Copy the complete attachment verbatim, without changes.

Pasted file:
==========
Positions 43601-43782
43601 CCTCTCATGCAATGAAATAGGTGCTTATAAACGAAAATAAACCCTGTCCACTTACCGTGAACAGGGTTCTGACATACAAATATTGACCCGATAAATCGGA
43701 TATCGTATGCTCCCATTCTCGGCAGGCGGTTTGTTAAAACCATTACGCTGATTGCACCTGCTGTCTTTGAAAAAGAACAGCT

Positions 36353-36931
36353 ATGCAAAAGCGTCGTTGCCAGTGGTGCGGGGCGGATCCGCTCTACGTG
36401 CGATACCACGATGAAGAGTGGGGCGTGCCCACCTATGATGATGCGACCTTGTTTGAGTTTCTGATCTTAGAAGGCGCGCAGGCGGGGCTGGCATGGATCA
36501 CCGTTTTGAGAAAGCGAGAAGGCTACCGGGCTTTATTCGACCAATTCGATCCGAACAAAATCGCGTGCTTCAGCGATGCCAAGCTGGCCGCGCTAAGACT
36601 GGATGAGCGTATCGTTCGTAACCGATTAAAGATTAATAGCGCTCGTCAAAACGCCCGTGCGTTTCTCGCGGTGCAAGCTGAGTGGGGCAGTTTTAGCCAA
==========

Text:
Positions 43601-43782
43601 CCTCTCATGCAATGAAATAGGTGCTTATAAACGAAAATAAACCCTGTCCACTTACCGTGAACAGGGTTCTGACATACAAATATTGACCCGATAAATCGGA
43701 TATCGTATGCTCCCATTCTCGGCAGGCGGTTTGTTAAAACCATTACGCTGATTGCACCTGCTGTCTTTGAAAAAGAACAGCT

Positions 36353-36931
36353 ATGCAAAAGCGTCGTTGCCAGTGGTGCGGGGCGGATCCGCTCTACGTG
36401 CGATACCACGATGAAGAGTGGGGCGTGCCCACCTATGATGATGCGACCTTGTTTGAGTTTCTGATCTTAGAAGGCGCGCAGGCGGGGCTGGCATGGATCA
36501 CCGTTTTGAGAAAGCGAGAAGGCTACCGGGCTTTATTCGACCAATTCGATCCGAACAAAATCGCGTGCTTCAGCGATGCCAAGCTGGCCGCGCTAAGACT
36601 GGATGAGCGTATCGTTCGTAACCGATTAAAGATTAATAGCGCTCGTCAAAACGCCCGTGCGTTTCTCGCGGTGCAAGCTGAGTGGGGCAGTTTTAGCCAA